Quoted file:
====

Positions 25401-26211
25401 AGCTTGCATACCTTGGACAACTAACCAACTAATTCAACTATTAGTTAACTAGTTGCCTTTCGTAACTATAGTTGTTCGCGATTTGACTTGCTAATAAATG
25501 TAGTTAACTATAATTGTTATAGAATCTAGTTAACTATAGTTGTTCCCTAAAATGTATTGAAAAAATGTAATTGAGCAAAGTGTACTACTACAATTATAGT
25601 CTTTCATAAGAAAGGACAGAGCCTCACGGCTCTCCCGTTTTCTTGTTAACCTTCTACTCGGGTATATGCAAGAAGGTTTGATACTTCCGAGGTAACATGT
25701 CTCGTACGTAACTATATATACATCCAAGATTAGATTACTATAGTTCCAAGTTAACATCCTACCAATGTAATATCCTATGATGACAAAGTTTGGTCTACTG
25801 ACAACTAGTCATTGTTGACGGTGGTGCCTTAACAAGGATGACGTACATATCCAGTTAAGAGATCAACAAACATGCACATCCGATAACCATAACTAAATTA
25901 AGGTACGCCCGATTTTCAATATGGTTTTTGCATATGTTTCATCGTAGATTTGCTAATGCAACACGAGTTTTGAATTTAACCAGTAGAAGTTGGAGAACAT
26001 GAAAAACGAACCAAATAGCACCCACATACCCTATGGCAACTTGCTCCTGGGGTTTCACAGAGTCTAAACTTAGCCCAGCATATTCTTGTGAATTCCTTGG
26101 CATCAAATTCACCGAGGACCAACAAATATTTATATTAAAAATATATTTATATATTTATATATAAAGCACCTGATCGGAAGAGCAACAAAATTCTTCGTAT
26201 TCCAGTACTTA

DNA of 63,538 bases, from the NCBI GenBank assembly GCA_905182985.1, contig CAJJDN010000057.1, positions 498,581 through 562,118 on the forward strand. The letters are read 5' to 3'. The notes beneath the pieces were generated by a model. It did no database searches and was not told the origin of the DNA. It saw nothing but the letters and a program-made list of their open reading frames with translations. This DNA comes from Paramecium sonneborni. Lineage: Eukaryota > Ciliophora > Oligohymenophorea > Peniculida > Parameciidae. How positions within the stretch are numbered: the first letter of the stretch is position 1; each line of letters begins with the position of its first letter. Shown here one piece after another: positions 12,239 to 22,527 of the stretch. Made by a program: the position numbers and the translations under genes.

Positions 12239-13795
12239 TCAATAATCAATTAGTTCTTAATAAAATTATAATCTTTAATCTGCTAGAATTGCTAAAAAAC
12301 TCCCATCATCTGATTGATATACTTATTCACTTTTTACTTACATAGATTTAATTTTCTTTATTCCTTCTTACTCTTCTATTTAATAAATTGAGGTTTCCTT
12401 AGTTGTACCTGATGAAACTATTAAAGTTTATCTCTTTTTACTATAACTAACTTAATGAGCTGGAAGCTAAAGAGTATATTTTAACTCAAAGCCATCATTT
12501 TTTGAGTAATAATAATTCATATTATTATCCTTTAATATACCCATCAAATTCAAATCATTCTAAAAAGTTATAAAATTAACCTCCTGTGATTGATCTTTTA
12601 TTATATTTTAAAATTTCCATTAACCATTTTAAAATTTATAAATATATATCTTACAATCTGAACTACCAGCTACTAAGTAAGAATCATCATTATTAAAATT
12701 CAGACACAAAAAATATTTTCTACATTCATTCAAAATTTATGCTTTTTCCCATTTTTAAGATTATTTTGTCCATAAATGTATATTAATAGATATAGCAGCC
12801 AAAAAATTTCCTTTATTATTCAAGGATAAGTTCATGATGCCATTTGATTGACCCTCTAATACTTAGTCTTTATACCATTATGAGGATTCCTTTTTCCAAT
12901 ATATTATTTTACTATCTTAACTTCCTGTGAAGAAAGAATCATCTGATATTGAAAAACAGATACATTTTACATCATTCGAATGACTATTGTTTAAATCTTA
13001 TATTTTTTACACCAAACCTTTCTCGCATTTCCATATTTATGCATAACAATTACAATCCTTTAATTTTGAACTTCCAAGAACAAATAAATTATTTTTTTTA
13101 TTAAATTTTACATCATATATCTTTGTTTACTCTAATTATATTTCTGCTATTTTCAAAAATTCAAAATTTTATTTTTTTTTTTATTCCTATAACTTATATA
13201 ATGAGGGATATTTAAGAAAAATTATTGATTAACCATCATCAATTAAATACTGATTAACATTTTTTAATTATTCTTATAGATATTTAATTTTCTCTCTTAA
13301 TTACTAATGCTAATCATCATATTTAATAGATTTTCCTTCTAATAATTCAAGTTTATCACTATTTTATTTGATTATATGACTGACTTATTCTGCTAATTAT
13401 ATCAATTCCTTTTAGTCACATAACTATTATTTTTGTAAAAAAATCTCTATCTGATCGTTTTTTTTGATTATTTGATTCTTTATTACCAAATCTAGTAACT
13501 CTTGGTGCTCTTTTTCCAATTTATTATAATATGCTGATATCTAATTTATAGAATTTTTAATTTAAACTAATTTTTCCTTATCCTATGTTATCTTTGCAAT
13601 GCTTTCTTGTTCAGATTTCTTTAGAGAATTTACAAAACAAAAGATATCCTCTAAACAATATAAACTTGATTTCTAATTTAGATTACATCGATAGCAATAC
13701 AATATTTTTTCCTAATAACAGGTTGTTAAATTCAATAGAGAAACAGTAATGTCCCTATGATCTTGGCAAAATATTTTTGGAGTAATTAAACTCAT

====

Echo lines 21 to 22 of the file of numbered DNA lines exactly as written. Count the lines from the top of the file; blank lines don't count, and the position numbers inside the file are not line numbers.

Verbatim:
13001 TATTTTTTACACCAAACCTTTCTCGCATTTCCATATTTATGCATAACAATTACAATCCTTTAATTTTGAACTTCCAAGAACAAATAAATTATTTTTTTTA
13101 TTAAATTTTACATCATATATCTTTGTTTACTCTAATTATATTTCTGCTATTTTCAAAAATTCAAAATTTTATTTTTTTTTTTATTCCTATAACTTATATA